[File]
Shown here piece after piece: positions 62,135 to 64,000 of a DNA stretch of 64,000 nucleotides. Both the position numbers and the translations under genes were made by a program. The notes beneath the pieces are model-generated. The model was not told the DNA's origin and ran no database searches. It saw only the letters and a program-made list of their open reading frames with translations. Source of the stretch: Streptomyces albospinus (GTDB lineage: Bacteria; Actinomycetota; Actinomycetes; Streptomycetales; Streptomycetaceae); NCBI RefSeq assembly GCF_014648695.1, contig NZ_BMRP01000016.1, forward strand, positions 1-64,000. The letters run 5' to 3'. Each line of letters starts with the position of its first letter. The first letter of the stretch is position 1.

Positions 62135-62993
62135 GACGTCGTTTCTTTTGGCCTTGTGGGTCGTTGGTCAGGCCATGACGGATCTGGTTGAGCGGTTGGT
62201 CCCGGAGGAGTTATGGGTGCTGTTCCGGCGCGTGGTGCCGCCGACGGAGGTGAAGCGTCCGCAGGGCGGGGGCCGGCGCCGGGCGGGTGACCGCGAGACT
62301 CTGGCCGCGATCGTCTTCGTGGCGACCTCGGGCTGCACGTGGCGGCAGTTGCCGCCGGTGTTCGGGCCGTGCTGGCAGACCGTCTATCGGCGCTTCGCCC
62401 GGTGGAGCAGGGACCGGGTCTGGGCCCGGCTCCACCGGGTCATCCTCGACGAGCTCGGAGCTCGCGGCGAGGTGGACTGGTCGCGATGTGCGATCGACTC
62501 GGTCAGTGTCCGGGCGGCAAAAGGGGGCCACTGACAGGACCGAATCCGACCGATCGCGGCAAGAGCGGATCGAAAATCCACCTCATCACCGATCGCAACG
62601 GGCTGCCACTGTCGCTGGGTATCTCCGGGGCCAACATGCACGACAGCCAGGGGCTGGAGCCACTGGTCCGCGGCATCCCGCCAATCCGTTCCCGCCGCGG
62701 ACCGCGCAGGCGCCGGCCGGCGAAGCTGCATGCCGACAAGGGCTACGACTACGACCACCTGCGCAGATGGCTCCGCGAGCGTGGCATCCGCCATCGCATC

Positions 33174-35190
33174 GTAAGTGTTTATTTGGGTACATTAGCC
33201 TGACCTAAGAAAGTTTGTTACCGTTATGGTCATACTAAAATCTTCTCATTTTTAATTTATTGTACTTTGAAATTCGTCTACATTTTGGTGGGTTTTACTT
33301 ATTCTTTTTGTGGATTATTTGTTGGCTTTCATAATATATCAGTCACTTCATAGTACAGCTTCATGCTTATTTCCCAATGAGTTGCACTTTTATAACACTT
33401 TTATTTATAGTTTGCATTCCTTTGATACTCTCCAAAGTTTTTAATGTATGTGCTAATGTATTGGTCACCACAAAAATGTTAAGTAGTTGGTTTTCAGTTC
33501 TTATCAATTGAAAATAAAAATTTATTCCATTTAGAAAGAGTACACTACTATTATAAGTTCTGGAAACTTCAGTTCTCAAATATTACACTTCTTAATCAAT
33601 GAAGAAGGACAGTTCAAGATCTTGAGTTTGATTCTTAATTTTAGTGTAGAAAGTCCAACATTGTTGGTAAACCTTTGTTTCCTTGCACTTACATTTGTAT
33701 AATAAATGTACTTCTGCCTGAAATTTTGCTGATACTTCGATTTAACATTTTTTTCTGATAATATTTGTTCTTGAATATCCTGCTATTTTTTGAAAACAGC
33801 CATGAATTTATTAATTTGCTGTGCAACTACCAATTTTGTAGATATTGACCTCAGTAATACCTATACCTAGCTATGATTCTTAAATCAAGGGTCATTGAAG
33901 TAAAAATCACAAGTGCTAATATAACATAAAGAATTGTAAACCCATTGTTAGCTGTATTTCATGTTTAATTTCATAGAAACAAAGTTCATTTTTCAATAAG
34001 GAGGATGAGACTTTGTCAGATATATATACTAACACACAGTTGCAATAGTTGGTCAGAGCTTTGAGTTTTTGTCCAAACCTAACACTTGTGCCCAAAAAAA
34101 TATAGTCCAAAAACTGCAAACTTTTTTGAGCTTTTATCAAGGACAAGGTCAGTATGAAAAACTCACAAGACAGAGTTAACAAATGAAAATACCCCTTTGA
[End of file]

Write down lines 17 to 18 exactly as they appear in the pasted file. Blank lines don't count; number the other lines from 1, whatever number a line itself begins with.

33701 AATAAATGTACTTCTGCCTGAAATTTTGCTGATACTTCGATTTAACATTTTTTTCTGATAATATTTGTTCTTGAATATCCTGCTATTTTTTGAAAACAGC
33801 CATGAATTTATTAATTTGCTGTGCAACTACCAATTTTGTAGATATTGACCTCAGTAATACCTATACCTAGCTATGATTCTTAAATCAAGGGTCATTGAAG